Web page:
For the past several years, it’s been hard to think of any television program that airs on broadcast or cable be referred to as “appointment television” in the traditional sense…like when people cleared their calendar every Thursday for The Cosby Show. Since the advent of the DVR, the rise and popularity of Hulu, iTunes episodes and networks airing their programs on their own websites, television viewing has become t.v. on demand. Some argue that t.v. watching is dead.
The fact of the matter is, TV has benefited from internet use by television viewers…particularly around social media. “TV has become an inflection point for social media and that promotes appointment viewing. The interest to participate in the conversation on Facebook or Twitter drives you to want to watch live TV.” This is according to PriceWaterhouse Coopers executive, Russell Sapienza (www.adweek.com, June, 2012). It is estimated that broadcast and cable network television will collectively claim $56 billion in advertising revenue by 2016(www.adweek.com, June, 2012). While many viewers find that their favorite shows like Mad Men are on cable, still, broadcast is the medium to reach a large audience quickly, for many large national advertisers. Taking a look at recent viewership of Mad Men vs NCIS, the AMC favorite attracted 2.7 million viewers, while 8.67 million tuned in to NCIS (www.adweek.com, June, 2012).
TV advertising has come a long way since Lucy shamelessly promoted “Vitameatavegamin
How exactly has the internet resuscitated television viewing, especially among teens… “Social TV.” USA Network is, in fact, planning to launch six “social TV” tie-ins, targeted to superfans (www.adweek, May, 2012). As part of their digital integration program, the network’s show, Covert Affairs will include a video-based, role-playing game generated in partnership with Capital One. The secondary character, Augie, will get a richer backstory as a result and because this is being shot in Spain, the sponsor gets an exotic location in which to tout its services. In Suits, Lexus will sponsor that show’s integration. In this show, there is a game component that will allow viewers to join the show’s law firm in one of two capacities and Twitter/Facebook style social feed will be established enabling fans to talk to each other about the progress of the story(www.adweek, May, 2012).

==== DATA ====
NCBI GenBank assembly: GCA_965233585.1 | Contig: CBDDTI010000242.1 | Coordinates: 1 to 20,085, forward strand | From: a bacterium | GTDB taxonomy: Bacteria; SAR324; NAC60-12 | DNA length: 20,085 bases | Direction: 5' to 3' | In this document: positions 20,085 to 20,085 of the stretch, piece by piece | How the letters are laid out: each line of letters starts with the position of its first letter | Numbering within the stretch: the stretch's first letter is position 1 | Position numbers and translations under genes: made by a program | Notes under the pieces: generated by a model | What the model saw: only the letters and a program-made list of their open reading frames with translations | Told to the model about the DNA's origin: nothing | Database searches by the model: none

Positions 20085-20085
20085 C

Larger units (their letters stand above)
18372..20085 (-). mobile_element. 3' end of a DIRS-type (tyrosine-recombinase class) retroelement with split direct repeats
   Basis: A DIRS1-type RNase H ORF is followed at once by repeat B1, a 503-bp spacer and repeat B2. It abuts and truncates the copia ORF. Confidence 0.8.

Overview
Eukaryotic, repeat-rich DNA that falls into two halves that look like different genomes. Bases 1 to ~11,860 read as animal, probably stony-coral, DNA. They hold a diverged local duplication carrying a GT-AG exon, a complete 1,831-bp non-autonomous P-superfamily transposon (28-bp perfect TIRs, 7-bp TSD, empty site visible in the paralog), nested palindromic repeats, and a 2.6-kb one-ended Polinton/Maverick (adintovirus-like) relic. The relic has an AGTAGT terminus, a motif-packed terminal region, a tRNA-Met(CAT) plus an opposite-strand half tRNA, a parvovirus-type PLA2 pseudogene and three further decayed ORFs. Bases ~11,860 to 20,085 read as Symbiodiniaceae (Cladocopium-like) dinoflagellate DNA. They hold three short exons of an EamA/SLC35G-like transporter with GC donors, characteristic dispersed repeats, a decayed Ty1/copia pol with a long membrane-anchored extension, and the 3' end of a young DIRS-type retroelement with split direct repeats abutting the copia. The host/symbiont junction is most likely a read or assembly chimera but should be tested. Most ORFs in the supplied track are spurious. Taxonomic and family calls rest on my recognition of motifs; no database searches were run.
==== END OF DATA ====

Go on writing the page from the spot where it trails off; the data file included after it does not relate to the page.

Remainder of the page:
Fans get proprietary info and in order to reach the end of the story, each user has to find a different character class to share their info. Integrations of this type are much more complex than Lucy trying to convince viewers that Vitameatavegamin was “tasty too.”
TVs Second Screen has networks scrambling
Like the t.v. signals of just a few years gone by that were scrambled and needed the proper cable box code and connection to be viewed, network execs are scrambling to develop “the next best thing” to entice viewers. The internet and social media have irrevocably, changed the viewing experience of traditional TV (www.adweek, May, 2012). NBC Universal recognize that the “rules of engagement” have changed and is planning now for its second symposium on social TV slated for five months from now. Their goal: to specifically identify how brands can benefit from and be integrated into social TV. Networks are beginning to realize that it is about engagement and devoted fans are their most important marketing assets.
AdWeek. (2012). ”USA to Launch 6 “Social TV’ Tie-ins Aimed at Superfans”. Retrieved June 22, 2012 from: http://www.adweek.com/news/television/usa-launch-6-social-tv-tie-ins-aimed-superfans-140592
AdWeek. (2012). ”PwC Outlook: TV’s Growth Prospects Look Strong.” Retrieved June 22, 2012 from: http://www.adweek.com/news/television/pwc-outlook-tv-s-growth-prospects-look-strong-141074
AdWeek. (2012). ”NBCU Gathers Who’s Who in Social TV.” Retrieved June 22, 2012 from http://www.adweek.com/news/advertising-branding/nbcu-gathers-whos-who-social-tv-139314